Jun 14 2020

München Blues by Max Bronski

Oktoberfest brings a lot of customers to Wilhelm Gossec’s this-and-that shop. The hideously overpriced merry-go-round horse in the window captures their attention, and they wind up leaving with a souvenir, an old piece of Bavarica that Gossec has snagged at an estate sale, or maybe even an oil painting artfully half hidden so that the visitors think they have made a discovery and are getting a bargain. One particular Oktoberfest evening something, or rather someone, unusual turns up outside of Gossec’s shop: a terribly drunk man who had also been beaten and robbed.

München Blues by Max Bronski

Gossec, the first-person narrator of München Blues says, “…when I see some poor sod lying there, the Boy Scout in me stirs” (p. 10) and he feels compelled to do his good deed for the day. In this case, the deed draws him into a mix of greed, violence and chicanery. According to a business card the robbers have overlooked, the poor sod who has wound up in front of Gossec’s store is Ernst Hirschböck, an important member of Bavaria’s legislature. He’s a state secretary, one level below a minister. Gossec cleans him up a bit, calls a taxi, and sends him homeward. Not, however, without also keeping something that he found on Hirschböck along with the business cards: some printed matter, a brief collection of papers.

Those turn out to be very interesting, or at least to have aroused the interest of a surprising number of people. Two men from law enforcement who decline to say just who they work for (“We’re something like Praetorians”) appear on his doorstep not two hours after he has sent Hirschböck homeward. They ask about the papers, Gossec says he only found the business cards and an invitation to an Oktoberfest event, and they perform a quick search of his shop. “When they were gone, I thought for the first time that I should have at least asked for [their] names. But probably the shy one would have called himself Maier-2 and the one in the green shirt Müller-5. Or something like that. People like that are practically born in camouflage.” (p. 15)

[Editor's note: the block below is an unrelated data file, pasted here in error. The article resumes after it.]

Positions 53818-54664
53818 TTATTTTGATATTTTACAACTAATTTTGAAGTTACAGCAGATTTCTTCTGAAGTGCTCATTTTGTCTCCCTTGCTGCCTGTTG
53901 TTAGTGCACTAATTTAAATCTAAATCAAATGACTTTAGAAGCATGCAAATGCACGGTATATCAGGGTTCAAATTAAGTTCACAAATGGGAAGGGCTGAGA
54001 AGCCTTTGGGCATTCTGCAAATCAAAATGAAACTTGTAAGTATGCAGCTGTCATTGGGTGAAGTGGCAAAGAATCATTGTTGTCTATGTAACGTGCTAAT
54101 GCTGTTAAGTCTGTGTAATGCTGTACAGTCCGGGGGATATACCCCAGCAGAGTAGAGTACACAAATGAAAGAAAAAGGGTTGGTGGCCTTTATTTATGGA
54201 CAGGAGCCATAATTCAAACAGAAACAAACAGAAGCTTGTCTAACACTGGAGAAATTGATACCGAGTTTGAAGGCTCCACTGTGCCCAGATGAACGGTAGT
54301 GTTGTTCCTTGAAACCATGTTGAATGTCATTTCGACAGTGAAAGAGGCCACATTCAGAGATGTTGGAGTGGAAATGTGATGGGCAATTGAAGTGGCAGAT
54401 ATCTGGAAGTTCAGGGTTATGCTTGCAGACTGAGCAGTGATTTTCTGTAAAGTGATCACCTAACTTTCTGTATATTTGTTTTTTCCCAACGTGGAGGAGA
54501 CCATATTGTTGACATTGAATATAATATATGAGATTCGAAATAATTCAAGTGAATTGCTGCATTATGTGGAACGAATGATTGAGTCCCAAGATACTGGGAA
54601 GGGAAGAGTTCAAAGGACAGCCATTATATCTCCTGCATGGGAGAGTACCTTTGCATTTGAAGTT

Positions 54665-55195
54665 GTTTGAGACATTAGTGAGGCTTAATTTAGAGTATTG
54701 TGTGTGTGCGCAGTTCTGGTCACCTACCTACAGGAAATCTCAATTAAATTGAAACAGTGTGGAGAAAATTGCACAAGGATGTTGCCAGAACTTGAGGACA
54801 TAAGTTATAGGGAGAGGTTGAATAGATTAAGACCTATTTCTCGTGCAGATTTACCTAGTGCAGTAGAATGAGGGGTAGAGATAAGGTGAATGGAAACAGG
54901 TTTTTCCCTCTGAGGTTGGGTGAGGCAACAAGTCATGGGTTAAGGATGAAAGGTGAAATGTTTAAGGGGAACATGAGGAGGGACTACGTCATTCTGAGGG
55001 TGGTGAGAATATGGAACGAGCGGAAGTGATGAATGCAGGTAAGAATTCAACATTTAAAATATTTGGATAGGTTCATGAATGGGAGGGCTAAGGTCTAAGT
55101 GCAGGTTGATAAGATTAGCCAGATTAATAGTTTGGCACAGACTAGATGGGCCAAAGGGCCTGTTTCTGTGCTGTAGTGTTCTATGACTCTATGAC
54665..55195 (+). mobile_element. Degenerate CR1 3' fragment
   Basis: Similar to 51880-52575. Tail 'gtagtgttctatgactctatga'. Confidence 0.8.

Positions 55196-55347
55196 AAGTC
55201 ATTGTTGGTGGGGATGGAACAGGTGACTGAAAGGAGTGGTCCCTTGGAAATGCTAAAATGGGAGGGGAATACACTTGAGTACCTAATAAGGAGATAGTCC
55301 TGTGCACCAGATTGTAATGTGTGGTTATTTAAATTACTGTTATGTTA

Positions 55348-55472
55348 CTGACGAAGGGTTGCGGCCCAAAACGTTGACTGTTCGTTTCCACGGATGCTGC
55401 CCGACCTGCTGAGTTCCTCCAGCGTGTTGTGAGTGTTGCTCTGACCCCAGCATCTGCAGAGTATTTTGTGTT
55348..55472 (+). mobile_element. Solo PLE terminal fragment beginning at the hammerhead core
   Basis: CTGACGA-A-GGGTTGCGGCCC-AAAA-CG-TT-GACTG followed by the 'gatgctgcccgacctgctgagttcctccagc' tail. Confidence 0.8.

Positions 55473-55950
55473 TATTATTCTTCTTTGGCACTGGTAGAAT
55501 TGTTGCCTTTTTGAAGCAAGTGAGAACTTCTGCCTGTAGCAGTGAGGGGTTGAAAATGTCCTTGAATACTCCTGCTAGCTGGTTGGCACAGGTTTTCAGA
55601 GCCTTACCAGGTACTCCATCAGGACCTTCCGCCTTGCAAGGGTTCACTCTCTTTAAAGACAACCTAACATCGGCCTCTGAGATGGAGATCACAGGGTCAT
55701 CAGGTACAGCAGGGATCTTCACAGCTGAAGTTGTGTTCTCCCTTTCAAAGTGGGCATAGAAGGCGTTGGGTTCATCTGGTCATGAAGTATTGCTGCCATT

A couple of days later, Hirschböck’s associate Traublinger shows up. Traublinger has a buzz cut, harsh features, and bursts through the shop door with almost enough force to knock the bell off its mount. Gossec hates him on the spot. He brings Hirschböck’s thanks, along with repayment of the taxi fare plus five times that amount as a sign of gratitude, along with a personal note saying that if Gossec ever needs help, he has but to ask.

Continue reading

Permanent link to this article: http://www.thefrumiousconsortium.net/2020/06/14/munchen-blues-by-max-bronski/

Jun 13 2020

Mooncakes by Wendy Xu & Suzanne Walker

Nova is a young hearing-impaired witch of Asian-American heritage, who helps her grandmas run the Black Cat Bookstore in their small New England town. When her childhood friend, Tam, comes back to town, their return sets off a tale of magical adventure, family conflict and sweet romance.

This is a gentle, charming tale that reads as YA despite slightly older characters. Suzanne Walker writes of characters under-represented in YA fantasy with a real grounding in what magic might mean for them. I really appreciated the extra material included in the volume that explores the challenges a hearing-impaired character might have in navigating the setting’s magic system. The romance is queer but chaste, and there’s some magical violence, so it kinda feels like a shojo manga transplanted to American soil. Wendy Xu’s art reflects this, blending the best of Japanese and European comic styles, well suiting the subject matter.